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Red light camera ballot challenges spread across state

Kristian Foden-Vencil
A red light camera on the job in Oregon.

Irate drivers in four Washington cities are filing ballot initiative paperwork this week to unplug automated traffic enforcement cameras.

So far, driver rebellions have ignited in Longview, Bellingham, Monroe and Wenatchee. Signature drives have started in those cities to unplug their red light cameras. Professional initiative promoter Tim Eyman is involved in all four of the nascent municipal campaigns.

Several dozen towns in Washington and Oregon have recently installed those automated cameras to ticket red light runners, school zone speeders or illegal right turns on red.

Puyallup contractor Nick Sherwood and his wife created the website to fan the flames of rebellion:

“There’s been so much angst towards the cameras that people are taking matters in their hands. We’re just helping facilitate that in hopes that the legislature would put this monster back in the box,” says Sherwood.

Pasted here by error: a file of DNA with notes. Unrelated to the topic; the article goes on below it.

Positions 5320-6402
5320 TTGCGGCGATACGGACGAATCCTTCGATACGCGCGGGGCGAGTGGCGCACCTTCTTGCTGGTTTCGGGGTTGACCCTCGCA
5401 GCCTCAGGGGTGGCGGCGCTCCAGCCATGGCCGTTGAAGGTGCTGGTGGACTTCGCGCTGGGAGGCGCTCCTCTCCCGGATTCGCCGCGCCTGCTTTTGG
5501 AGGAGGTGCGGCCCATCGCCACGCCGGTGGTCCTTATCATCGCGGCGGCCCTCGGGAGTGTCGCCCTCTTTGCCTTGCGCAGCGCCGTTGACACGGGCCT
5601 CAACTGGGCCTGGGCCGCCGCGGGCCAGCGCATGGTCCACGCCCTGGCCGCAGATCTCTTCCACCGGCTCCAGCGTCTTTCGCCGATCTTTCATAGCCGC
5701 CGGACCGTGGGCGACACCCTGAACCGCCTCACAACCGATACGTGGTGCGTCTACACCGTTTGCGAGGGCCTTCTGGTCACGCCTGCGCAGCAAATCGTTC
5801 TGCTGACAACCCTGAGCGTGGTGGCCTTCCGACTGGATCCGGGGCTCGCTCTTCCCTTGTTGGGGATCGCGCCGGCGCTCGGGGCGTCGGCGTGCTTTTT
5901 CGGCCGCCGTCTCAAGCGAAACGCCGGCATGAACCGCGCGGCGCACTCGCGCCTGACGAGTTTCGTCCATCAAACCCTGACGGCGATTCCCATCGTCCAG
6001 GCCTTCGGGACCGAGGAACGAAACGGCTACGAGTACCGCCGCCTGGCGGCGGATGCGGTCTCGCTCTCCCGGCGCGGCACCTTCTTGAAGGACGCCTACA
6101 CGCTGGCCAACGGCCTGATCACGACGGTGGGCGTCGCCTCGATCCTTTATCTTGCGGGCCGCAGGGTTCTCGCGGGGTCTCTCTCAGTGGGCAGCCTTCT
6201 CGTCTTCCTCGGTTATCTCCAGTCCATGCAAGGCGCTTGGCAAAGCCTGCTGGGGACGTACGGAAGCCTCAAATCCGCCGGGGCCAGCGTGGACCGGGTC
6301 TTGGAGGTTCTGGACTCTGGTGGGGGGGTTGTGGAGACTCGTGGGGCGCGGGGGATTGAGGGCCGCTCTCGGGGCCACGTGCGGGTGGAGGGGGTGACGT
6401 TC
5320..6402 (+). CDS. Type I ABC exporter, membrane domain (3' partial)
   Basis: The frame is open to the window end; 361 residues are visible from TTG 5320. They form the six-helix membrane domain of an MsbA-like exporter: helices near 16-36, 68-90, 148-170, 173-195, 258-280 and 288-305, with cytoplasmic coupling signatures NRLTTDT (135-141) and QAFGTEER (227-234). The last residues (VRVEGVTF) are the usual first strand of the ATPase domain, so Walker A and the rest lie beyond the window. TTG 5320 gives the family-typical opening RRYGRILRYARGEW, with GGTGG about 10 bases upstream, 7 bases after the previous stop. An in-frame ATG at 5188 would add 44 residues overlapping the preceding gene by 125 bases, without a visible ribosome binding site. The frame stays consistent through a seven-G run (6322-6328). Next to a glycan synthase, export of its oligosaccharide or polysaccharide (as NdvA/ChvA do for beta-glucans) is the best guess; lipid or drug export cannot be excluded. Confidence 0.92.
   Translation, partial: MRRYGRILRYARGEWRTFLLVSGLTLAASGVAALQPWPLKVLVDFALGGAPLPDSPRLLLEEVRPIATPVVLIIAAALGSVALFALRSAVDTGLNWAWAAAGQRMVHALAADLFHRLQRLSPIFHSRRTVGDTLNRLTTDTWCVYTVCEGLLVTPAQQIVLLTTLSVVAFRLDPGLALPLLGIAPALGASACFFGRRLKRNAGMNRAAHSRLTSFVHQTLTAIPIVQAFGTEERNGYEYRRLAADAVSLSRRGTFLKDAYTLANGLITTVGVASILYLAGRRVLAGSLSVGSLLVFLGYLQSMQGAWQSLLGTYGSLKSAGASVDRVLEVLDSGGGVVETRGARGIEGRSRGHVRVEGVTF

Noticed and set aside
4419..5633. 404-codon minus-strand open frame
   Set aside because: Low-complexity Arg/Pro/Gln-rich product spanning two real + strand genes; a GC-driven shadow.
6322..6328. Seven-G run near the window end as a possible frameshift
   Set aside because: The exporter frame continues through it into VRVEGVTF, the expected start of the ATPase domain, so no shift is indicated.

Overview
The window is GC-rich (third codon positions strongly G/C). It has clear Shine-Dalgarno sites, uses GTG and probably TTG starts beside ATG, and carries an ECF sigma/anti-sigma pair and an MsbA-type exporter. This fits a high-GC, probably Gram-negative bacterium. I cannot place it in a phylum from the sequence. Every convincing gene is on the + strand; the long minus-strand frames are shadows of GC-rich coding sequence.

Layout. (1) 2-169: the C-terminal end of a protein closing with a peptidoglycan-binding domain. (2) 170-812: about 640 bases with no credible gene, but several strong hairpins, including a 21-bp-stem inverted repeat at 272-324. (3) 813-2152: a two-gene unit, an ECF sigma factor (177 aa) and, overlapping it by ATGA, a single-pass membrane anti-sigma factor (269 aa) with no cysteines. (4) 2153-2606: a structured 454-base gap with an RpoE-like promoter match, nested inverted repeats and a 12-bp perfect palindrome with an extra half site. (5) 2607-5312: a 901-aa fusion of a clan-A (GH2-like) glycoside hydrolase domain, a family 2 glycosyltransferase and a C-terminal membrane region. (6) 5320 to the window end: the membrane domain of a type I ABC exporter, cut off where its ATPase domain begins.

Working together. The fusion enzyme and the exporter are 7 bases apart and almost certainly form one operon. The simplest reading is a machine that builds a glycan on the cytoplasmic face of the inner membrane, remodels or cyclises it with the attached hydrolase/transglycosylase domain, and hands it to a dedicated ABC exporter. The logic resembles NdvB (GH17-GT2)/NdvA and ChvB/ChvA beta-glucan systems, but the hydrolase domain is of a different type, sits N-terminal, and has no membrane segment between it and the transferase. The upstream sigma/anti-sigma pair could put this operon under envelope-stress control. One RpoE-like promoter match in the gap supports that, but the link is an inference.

He portrays traffic cameras as an unfair, money-grubbing 'Big Brother' tool.

But public officials consistently deny they’re in it for the money. They defend the ticket cameras as an effective measure to improve driver and pedestrian safety. 

Tom Banse covers national news, business, science, public policy, Olympic sports and human interest stories from across the Northwest. He reports from well known and out–of–the–way places in the region where important, amusing, touching, or outrageous events are unfolding. Tom's stories can be found online and heard on-air during "Morning Edition" and "All Things Considered" on NPR stations in Washington, Oregon, and Idaho.